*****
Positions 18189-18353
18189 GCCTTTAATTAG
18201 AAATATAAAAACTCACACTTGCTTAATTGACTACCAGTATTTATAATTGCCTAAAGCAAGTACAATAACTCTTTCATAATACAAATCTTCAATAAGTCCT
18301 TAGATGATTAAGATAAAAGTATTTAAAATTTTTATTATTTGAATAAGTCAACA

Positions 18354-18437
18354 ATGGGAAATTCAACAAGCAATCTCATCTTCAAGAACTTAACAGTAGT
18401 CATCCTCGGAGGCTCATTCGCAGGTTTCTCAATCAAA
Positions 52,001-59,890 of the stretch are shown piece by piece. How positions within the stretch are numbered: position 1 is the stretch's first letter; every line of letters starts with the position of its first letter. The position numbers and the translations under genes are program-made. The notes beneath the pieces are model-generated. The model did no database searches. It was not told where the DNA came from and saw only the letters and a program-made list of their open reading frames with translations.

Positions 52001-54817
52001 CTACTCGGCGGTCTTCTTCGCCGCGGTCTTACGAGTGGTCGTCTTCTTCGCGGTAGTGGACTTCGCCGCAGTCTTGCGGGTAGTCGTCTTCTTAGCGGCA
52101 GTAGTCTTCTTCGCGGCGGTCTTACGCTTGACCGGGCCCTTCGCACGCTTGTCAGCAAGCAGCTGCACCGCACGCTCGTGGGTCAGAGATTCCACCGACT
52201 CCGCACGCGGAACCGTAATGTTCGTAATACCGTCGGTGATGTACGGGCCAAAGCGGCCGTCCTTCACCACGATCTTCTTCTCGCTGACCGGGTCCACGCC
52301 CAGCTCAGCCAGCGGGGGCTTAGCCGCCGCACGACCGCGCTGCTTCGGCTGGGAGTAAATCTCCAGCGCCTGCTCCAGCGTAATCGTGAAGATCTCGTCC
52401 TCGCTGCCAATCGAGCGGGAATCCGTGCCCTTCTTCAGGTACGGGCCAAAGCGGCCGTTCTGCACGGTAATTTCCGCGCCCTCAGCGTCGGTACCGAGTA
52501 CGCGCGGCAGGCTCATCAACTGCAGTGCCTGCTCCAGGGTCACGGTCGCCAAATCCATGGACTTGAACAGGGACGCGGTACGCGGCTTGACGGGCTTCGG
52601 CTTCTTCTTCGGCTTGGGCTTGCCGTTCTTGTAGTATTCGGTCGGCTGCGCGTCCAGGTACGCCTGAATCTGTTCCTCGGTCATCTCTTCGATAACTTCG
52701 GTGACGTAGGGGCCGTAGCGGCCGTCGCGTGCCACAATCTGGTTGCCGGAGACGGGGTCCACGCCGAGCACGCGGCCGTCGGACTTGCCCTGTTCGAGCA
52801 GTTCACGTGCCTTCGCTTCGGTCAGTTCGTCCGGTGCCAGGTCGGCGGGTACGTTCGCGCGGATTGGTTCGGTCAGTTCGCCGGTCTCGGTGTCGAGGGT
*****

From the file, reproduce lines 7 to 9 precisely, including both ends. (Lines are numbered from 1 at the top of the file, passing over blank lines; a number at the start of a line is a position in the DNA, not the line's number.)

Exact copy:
18401 CATCCTCGGAGGCTCATTCGCAGGTTTCTCAATCAAA
Positions 52,001-59,890 of the stretch are shown piece by piece. How positions within the stretch are numbered: position 1 is the stretch's first letter; every line of letters starts with the position of its first letter. The position numbers and the translations under genes are program-made. The notes beneath the pieces are model-generated. The model did no database searches. It was not told where the DNA came from and saw only the letters and a program-made list of their open reading frames with translations.

Positions 52001-54817